When things get financially murky, the tendency is to work, work, work to pay those bills. This, in my opinion, is a very bad idea. Do you know how long you can keep up a frenetic writing pace? Burn-out is a killer for many freelancers and working yourself to the bone is only going to get you there faster. Instead, think before you write, pitch and promote to save yourself some heartache (and some headaches, too). Who better to learn from than an online retailer?
Offer Savings as an Incentive to Act
Pillsbury (Yes, that would be the brand that markets the Pillsbury dough boy) offers a free $10.00 coupon booklet in exchange for signing up for their email newsletter. The free Pillsbury Coupon booklet is a great idea because a) it gives people coupons and recipes that they will use and b) all it takes is filling out a form. In return, Pillsbury can send you their email newsletter. A win-win for everyone!
How can you use the idea of “savings” to benefit you? Maybe you offer a $10 coupon for your services if companies sign up for your email newsletter. Maybe you take the approach that you’ll offer an hour’s worth of “free” consulting for new clients (worth $X). Whatever the case may be, the key to offering “savings” is to disclose what the value of your offer is to your readers, clients and/or customers. In a recession, every dollar saved counts so don’t be afraid to fully disclose what the value of your offer is.
Give Away Free Samples or Product
Bath and Body Works, Victoria’s Secret, Musicnotes.com and Axe body spray all offer something for “free.” Bath and Body Works offers free lotion and other limited engagement samples from time to time, as does Victoria’s Secret. Musicnotes.com (the company I work for) offers a free sheet music download of the month on a continuing basis. Axe provides free samples of new and upcoming product; sometimes you’ll see packaged mini-sprays as “free” incentives, too.
These retailers leverage what they give-away with what they get in return. By focusing on the word “free,” they may draw both new and existing customers to their doors without having some sort of a “catch” attached. Their offers are “free” with “no strings attached.” In essence, their free offer acts as a savvy form of lead generation.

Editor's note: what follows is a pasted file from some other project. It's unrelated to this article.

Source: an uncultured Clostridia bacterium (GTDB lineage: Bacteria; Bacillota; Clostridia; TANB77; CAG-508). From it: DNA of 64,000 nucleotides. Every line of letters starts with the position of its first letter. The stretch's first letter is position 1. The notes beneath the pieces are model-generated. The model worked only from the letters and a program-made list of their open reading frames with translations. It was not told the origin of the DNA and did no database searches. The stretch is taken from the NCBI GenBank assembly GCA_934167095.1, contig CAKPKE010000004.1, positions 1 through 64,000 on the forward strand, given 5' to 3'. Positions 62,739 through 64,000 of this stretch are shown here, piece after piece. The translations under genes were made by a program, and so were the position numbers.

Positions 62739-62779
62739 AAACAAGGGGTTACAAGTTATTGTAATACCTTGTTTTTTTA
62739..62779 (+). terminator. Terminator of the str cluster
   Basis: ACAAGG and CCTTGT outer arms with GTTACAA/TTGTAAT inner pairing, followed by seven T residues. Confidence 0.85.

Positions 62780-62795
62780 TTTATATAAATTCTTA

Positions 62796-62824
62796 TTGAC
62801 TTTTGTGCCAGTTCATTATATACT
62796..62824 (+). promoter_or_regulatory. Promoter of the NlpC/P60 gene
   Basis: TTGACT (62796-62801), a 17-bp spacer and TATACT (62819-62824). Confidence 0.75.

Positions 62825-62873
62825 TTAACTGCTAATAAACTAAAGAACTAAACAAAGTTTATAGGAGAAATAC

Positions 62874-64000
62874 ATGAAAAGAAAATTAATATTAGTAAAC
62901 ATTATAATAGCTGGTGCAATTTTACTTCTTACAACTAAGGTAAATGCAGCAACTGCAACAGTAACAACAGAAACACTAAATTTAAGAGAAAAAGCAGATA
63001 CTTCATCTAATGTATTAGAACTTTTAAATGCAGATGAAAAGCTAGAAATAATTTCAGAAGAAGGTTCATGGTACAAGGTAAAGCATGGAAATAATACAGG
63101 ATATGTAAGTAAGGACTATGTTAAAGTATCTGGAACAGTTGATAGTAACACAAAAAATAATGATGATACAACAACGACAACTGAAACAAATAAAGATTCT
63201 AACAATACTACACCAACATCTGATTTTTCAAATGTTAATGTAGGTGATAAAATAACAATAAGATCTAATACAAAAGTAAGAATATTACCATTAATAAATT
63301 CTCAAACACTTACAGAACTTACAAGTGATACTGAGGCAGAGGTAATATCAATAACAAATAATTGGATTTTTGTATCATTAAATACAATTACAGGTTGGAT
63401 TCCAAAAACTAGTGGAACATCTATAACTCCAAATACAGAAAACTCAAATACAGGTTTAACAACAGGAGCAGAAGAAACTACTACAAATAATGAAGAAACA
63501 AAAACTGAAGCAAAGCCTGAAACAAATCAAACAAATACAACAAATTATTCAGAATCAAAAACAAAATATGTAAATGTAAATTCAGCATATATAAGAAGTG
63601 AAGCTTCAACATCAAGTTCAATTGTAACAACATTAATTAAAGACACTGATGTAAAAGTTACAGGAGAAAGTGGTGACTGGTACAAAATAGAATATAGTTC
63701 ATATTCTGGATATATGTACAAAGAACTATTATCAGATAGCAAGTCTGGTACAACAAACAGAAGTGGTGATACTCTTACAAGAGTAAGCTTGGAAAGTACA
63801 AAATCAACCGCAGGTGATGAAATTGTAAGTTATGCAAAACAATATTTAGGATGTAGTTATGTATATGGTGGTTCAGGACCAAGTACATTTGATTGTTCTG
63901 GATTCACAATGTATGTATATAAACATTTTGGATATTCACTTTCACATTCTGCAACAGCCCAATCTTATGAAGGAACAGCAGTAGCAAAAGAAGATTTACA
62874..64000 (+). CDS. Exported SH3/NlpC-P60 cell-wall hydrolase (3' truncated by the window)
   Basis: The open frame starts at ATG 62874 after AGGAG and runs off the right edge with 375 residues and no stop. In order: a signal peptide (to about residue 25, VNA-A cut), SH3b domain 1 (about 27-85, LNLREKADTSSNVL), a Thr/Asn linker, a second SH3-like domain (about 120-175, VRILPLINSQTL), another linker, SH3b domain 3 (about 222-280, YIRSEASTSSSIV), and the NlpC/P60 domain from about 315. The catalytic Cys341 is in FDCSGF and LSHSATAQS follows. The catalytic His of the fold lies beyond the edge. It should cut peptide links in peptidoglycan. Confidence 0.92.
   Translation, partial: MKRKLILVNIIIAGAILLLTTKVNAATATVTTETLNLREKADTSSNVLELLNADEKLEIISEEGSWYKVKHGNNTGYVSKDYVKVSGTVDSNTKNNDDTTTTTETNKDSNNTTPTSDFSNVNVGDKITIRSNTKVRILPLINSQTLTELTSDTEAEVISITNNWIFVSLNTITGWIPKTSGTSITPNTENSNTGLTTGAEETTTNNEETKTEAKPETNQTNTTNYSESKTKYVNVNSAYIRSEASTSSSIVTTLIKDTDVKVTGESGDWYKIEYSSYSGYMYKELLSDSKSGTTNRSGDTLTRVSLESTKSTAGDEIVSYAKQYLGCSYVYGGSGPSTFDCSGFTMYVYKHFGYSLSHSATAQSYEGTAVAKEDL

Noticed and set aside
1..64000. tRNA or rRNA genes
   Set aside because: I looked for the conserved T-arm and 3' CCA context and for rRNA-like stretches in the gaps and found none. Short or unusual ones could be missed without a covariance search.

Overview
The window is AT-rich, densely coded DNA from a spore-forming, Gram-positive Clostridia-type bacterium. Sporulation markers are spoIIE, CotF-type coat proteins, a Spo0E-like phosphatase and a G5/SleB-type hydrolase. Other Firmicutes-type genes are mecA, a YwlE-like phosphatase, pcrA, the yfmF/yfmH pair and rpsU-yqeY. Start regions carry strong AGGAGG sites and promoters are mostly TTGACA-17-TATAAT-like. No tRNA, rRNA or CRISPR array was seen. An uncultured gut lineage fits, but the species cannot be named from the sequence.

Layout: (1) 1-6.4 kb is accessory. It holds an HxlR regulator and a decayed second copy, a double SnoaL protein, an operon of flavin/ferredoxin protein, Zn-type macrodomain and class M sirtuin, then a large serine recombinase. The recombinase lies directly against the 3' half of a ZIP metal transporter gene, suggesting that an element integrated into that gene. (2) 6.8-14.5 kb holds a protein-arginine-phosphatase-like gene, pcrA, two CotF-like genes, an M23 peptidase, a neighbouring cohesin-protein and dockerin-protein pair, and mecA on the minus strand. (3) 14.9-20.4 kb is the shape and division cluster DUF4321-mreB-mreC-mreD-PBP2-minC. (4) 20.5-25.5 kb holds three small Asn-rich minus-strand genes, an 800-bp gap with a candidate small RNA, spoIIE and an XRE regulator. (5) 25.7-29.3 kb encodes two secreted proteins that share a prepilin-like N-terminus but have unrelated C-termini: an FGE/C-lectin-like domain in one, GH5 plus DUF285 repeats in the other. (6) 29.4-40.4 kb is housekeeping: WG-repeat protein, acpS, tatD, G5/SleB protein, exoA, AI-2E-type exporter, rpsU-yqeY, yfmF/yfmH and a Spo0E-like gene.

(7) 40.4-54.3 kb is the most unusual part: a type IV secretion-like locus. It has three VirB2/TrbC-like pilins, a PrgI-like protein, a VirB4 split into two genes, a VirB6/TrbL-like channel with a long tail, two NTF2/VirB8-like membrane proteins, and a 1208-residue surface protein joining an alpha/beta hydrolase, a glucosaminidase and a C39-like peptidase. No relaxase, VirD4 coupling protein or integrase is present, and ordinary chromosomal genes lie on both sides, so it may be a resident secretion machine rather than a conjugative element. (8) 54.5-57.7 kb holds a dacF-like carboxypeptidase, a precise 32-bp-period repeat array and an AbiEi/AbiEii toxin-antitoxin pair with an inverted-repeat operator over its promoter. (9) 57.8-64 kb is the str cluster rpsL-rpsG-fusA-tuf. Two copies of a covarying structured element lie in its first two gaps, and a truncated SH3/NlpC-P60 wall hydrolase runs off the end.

How can you leverage “free” for your efforts? Well, if you’re an artist I recommend offering free avatars and wallpaper similar to what Vlad Studio does. He recently updated his site to say “Christmas gifts from Vladstudio.” Brilliant timing! He offers free wallpaper all year round, but now he has updated his site to be more in tune with the season. For writers, maybe you’d include a free blog post or free referrals to other writers you know. Whatever the case may be, if your model is primarily profit-based (i.e. you’re not fully supported by advertising) you can leverage “free” to generate interest.
Provide Exclusive Deals to First-Time, Returning and Referred Customers
Recently, I received a $15.00 coupon in the mail from HSN, that I could apply to my online order as a first-time customer. I’ve gotten similar promotions from a few other stores, too. How can you learn from these deals? Simple. By offering a rate for “new” customers, you are forced to expand your client base and break out into new avenues that you may not have tried before. At the same time, don’t forget to show love to your existing customers. Maybe you’ll set up a “customer referral” program where you’ll charge a better rate to your existing client because they referred you to a new assignment. You might send your existing clients a “thank you” coupon that is good for a limited time only off of your services, too.
Whatever the case may be, there is a lot of proverbial “gold” in ensuring that your contacts are maintained and that you are staying in touch with your possibilities. This is especially true if you have a full or part-time position that isn’t related to freelancing, because it takes a lot of work to keep your network active and the leads flowing.
Don’t Forget to Measure Your ROI
The nice thing about every one of these approaches, is that you can measure lead generation and what your return-on-investment is. Don’t forget to integrate some metrics from your web analytics to see how your site traffic has fared, too. Just because people didn’t use your coupon doesn’t mean that they weren’t interested; it could be that your coupon was not enticing enough or that your promotion was too complicated. Web analytics can help you glean an indication as to “why” your promotion was successful (or wasn’t).
What other tactics have you seen retailers use to engage customers and encourage sales? Have you tried any retail approaches for your freelancing? Share your comments below!